Brian McCann, CEO of St. George-based startup Intergalactic, puts it this way: Space is going to be the next “kingmaker” industry — like the internet was with the advent of megacompanies like Google and Facebook. It’s one of the few underdeveloped industries left, making it ripe for commodification and financial reward. Its proximity and overlap with the defense industry also mean a chance at lucrative government contracts. “All of a sudden,” McCann says, “you have these giants that pop up that really do take advantage of the moment” by outcompeting the biggest existing defense contractors, like Northrop Grumman and Lockheed Martin. 

McCann’s company focuses on heat regulation. Much of developing space technology is electric, and electric batteries require temperature stability — they can’t be too hot or too cold, which is difficult to manage in the extreme environments of space. That’s where he saw an opportunity. “A lot of people are stuck in the old paradigm,” he contends. “They’re not moving fast enough. They don’t realize what’s in front of them.” As far as he can see, what’s ahead is nothing less than exponential economic growth as the industry continues to find its footing amid an endless opportunity for expansion. But that’s set off some alarm bells, most obviously embodied by the rapid proliferation of satellites. One recent study argues that there’s nowhere left on Earth to study the sky free from light pollution because of the churning maw of satellites now circling the globe, with thousands more set to launch in the coming years. Such unintended consequences, critics argue, are exactly what will become the norm if privatization takes over space exploration. “If the quest to become an interplanetary species becomes entirely propelled by profits,” asserts one article in BBC Science Focus magazine, “we risk losing sight of the values that make space exploration so important.” Space has, in the past, felt like a collective human destiny; something to be reached as a species. Does privatization, where profit rather than knowledge becomes the ultimate barometer of success, change the equation?

For now, at least, a collection of governments continues to push space exploration, whether for nationalistic or humanistic reasons. One such mission, NASA’s Artemis program, aims to put humans back on the moon by 2025. The Artemis rocket boosters were manufactured in northern Utah at the same facility that built the malfunctioning Challenger rockets. That company has changed names and ownership several times since then and is now owned by Northrop Grumman, which has had to prove itself anew. It’s a fascinating metaphor. Think about it: The same facility that manufactured rockets that accidentally killed seven people is still manufacturing similar rockets for similar missions over 35 years later. The scientific imperative must march forward. Now, and in the decades to come.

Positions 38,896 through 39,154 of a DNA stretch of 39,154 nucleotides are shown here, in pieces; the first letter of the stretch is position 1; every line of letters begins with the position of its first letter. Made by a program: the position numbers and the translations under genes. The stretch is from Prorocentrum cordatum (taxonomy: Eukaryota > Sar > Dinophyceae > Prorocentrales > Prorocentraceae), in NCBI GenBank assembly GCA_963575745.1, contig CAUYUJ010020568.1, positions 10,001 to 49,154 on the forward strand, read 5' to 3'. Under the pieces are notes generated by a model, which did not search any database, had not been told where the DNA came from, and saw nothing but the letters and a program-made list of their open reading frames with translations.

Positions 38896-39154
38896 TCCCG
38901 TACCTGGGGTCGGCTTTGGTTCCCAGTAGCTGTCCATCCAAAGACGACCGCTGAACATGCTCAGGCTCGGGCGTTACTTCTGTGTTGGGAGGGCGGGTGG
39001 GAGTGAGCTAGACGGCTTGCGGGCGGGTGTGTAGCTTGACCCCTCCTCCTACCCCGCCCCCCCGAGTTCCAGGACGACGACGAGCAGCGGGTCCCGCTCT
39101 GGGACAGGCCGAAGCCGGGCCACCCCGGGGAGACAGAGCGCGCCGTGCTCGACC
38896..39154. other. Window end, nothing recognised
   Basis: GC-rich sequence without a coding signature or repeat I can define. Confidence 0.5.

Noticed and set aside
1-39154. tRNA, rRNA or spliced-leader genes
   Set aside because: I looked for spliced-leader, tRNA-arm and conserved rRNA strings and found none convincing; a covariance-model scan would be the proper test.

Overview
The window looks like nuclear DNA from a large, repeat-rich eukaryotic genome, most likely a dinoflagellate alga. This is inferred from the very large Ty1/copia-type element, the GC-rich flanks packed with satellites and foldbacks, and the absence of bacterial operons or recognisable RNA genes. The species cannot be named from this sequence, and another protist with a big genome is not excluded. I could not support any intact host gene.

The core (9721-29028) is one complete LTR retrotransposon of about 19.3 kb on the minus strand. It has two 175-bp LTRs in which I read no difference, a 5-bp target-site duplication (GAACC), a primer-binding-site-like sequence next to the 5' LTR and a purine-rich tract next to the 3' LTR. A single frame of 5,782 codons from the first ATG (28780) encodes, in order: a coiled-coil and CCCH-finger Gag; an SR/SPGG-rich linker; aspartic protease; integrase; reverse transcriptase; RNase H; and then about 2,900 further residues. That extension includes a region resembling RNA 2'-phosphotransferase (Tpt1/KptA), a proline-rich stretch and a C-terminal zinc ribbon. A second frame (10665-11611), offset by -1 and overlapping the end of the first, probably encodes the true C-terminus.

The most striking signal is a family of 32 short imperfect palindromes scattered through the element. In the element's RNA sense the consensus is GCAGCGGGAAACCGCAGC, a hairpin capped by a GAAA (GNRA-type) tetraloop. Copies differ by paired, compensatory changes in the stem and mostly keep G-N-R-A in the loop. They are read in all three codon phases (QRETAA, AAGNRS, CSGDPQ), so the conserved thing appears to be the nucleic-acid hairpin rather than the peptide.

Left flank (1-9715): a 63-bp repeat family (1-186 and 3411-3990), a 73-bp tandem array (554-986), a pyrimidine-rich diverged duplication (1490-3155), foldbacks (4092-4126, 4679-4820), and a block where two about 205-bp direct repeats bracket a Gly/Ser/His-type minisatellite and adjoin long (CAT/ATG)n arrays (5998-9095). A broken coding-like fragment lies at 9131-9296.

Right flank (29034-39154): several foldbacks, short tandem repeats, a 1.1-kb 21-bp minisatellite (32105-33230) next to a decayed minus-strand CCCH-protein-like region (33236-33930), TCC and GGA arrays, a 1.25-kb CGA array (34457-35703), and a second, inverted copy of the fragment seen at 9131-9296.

The Mars Sample Return Campaign plans to bring rocks back from Mars by 2033; landing tests are already underway in the Utah desert. The knowledge gained from those tests, combined with the Artemis program — a sort of precursor project — could help send humans to Mars by the late 2030s or early 2040s, according to NASA’s current plans. That means we’re still about a generation removed from that vision coming to fruition. 

How appropriate, given that the desire to discover space is indeed generational — capturing the minds of ancient philosophers as much as children learning to read their first books. McAuliffe, the intrepid teacher-turned-astronaut who died on that fateful January morning aboard Challenger, inspired a man named Victor Williamson. A Utah science instructor, Williamson developed Pleasant Grove’s Christa McAuliffe Space Center — a space voyage simulator facility that has hosted field trips and summer camps since 1990, indoctrinating the next generation with a desire to be amongst the stars (or at least learn about the planets). “We have a lot of people that go through and get excited about the subject,” director James Porter says. “We’re hoping to get some of these individuals excited about going out and discovering new things, but also opening their minds to recognize that they can be a part of something going forward. They have an influence on what’s going to happen.”

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On Earth, and in the heavens.   

Correction: An earlier version of this article misstated the funding and ownership for two Mars-related research programs. The Mars Desert Research Station in Utah receives some funding from NASA for its STEM education program. The story incorrectly said that it did not receive funding from NASA. The HI-SEAS program in Hawaii is privately owned and not affiliated with NASA. The story incorrectly reported that it was a NASA program. 

This story appears in the November issue of Deseret Magazine. Learn more about how to subscribe.